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    Posted October 22, 2010 by
    Portsmouth, Virginia
    This iReport is part of an assignment:
    Your town's ghost stories

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    Who Haunts Ye Olde Bier Garden?


    CNN PRODUCER NOTE     ecotraveler captured images of the 'haunted' areas of the Bier Garden, a German restaurant where a friendly ghost is said to roam.
    - dsashin, CNN iReport producer

    This 1846 Portsmouth Courthouse above, still rests on the corner of  High and Court Streets in Portsmouth, Virginia where public executions were conducted in the old brick courtyard seen in photos 1 and 3.

    The entire block here was dedicated to punishing, imprisoning,  and executing "criminals" of every nationality and the old hitchin' post remains as well. Back in the day, curious onlookers packed a lunch and hitched their horses at the corner, to get a good close look at the murders on slow news days.

    Today, the courtyard and courthouse areas are transformed into a much happier place and it's now a  gallery for artists, children's activities, and tourists.

    Just a few doors down from the courthouse, on the site where the adjacent prison rested, sits a popular and unique restaurant in Olde Towne's colorful and infamous historic district.

    In 1963, Hannelore and Anton Osfolk entered the US as poor immigrants with a big dream. It took thirty four years for them to launch their dream, "Bier Garden," a German restaurant who's inspiration grew from "mom" being a great cook and poppa being "able to fix anything," he says. They serve all the yummy German fare and pets are often seen in the newer outdoor dining area of the Bier Garden, as seen in photos 6&7 above. The owners' daughter (seen left), stopped by to give a pat to this happy Golden while he enjoyed his day out on the Garden's patio with a few friends.

    If you're thinking October also equals Octoberfests which equals beer, this is the place for you. They serve over 300 beers here, from Ales to Lagers and all the seasonals.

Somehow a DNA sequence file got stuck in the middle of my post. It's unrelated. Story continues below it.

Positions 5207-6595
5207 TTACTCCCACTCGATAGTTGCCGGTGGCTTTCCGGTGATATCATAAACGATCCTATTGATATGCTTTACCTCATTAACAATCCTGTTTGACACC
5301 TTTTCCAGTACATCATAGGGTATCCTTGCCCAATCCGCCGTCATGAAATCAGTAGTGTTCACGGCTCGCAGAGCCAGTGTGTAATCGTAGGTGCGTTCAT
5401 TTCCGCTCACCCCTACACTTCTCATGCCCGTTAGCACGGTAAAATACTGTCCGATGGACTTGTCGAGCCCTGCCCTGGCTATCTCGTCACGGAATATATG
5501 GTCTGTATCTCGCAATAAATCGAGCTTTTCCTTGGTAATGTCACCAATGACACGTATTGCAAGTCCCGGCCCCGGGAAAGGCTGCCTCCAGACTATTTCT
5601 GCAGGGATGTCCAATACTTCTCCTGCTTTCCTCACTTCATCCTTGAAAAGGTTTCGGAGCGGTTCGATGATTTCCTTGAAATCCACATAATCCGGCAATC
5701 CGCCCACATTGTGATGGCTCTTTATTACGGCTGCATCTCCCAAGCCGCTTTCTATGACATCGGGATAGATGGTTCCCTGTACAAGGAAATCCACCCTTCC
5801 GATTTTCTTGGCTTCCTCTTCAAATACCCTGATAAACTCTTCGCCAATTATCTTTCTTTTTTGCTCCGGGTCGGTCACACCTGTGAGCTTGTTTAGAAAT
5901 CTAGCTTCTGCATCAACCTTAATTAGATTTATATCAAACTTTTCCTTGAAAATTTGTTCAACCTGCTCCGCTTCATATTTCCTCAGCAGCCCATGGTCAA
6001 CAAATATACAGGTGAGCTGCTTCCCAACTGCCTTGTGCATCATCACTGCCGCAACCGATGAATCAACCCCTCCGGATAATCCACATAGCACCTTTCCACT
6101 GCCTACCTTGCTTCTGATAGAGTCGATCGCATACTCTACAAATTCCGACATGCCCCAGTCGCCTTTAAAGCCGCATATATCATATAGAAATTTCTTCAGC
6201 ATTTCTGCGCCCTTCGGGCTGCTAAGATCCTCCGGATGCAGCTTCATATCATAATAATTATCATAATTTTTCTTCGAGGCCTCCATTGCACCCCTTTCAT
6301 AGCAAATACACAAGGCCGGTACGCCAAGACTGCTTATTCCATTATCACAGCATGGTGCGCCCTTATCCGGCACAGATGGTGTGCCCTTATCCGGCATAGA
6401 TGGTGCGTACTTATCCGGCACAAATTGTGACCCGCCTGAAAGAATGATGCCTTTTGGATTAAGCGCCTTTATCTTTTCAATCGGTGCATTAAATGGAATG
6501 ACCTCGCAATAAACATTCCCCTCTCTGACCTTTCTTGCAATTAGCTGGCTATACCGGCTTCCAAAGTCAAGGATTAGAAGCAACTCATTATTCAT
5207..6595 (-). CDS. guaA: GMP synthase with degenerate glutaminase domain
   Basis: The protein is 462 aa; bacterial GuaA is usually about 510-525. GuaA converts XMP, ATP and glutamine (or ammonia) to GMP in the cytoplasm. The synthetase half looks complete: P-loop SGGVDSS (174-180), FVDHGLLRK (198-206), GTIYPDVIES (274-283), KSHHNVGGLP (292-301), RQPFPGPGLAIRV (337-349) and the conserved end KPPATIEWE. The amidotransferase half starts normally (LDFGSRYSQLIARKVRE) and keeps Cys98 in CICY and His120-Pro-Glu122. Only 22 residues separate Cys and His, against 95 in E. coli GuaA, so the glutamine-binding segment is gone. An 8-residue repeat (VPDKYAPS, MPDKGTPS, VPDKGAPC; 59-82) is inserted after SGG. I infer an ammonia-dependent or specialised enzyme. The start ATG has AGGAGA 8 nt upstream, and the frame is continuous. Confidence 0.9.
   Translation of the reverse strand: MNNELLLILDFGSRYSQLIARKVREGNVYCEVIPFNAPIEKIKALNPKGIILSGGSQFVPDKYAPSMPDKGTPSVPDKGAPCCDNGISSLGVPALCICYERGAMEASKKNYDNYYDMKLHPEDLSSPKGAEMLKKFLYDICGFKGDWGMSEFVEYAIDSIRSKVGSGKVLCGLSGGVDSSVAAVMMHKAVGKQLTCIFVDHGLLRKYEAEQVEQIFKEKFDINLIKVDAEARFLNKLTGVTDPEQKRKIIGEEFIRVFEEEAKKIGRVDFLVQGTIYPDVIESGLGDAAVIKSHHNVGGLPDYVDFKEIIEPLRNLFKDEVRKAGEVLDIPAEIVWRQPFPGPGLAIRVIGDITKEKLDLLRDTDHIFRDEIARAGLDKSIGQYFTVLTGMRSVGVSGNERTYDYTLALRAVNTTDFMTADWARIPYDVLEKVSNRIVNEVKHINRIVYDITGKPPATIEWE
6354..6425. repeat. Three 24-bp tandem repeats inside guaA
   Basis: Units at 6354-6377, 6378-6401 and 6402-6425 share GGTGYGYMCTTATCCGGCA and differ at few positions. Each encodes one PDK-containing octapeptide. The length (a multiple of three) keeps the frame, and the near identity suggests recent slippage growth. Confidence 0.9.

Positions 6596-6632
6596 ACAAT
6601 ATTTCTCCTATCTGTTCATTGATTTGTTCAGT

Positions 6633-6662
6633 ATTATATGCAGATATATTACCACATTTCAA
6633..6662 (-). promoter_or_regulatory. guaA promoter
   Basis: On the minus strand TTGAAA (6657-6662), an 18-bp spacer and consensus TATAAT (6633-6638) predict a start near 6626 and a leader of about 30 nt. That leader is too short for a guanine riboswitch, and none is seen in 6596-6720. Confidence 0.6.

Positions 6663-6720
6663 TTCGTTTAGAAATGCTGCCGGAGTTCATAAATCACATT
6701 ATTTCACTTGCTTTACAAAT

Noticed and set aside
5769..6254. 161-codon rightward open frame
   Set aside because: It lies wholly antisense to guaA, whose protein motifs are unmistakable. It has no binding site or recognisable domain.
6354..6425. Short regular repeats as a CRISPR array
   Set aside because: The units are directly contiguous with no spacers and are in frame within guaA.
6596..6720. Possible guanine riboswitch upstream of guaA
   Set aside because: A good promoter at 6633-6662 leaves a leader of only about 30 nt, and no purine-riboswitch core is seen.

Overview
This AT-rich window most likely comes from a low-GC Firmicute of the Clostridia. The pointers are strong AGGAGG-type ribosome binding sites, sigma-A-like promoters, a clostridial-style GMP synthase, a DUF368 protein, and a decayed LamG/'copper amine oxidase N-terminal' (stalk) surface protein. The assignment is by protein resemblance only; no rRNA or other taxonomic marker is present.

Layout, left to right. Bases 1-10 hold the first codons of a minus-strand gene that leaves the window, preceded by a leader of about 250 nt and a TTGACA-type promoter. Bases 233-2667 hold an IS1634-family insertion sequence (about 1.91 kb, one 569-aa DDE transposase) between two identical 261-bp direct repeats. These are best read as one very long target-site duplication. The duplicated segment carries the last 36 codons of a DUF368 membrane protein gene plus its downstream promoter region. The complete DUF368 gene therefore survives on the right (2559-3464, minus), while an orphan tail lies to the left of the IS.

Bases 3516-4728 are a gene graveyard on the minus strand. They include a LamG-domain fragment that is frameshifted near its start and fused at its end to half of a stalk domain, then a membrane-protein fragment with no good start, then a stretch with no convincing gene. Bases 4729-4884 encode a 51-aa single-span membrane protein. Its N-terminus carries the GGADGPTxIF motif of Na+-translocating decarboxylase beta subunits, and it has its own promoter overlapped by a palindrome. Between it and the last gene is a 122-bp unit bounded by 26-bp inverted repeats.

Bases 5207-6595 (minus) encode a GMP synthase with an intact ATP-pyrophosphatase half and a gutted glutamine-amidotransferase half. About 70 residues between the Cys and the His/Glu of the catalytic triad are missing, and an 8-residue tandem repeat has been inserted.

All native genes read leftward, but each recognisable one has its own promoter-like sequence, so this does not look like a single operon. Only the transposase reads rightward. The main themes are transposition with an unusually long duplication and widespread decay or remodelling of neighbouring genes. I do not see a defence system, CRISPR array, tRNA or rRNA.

Their son and daughter joined them, and together this family grew Bier Garden right along with them into the thriving, ever busy restaurant  it is today.

    Russell Wetherbee in photo 2,  has worked as waiter and jack-of-all-trades at Bier Garden 12 of the last 13 years it's been open, and tells of a resident ghost who is well known to all the wait staff and the owners.

    Mom said, "Russ was mopping one day, and they heard a man say, 'Scuse me,' but no one else was there that day and the doors were all locked. He flips on lights for me, and gets upset  if I get upset. He seems to be protective of me but he has a great sense of humor."  Mom says he banters in a happy voice and is obviously a friendly ghost.  "Once a waitress spilled a tray of silverware and I got upset," says mom. "I yelled, and he yelled. And then he flipped the tray right back over. Our waitress, Misty, dropped a lemon and it rolled along the floor. So she jokingly said, 'get back here' and it rolled back along the floor to her."

    None of our guests have heard him, only the staff," she says, and only in the kitchen and dining rooms," (photos 4 and 5), "where the old prison stood. I believe in ghosts, and I'm afraid of them, but this guy is clearly looking out for me."

    "In Germany, where I'm from we have mean terrible ghosts called poltergeists, but this one is just friendly and a little mischievous. He seems to be very happy and content here. I feel he's a good guy," she says, though no one really knows who he is or why he haunts our old building.

    The area outside the original building, has been covered, heated, and transformed into a quaint and cozy outdoor dining spot. "He never comes out here," says mom. He stays in the old parts of the building - the dining rooms and kitchen where the former prison was.

    Mom says he hasn't been around lately, and she misses him. Perhaps the annual Ghost Tour and Halloween festivities of the next few weeks here will revive this old ghost and he'll finally show himself.

    Who is he? Is he someone who died in the Yellow Fever Epidemic of 1855 here; a warden or prison worker, or a prisoner just happy to finally be free to roam the site, unencumbered by prison bars?

    Perhaps he's the old prison's cook, and is happy to be back in his element, joking and laughing with the staff.

    You decide!

    Please see: http://ireport.cnn.com/docs/DOC-506186

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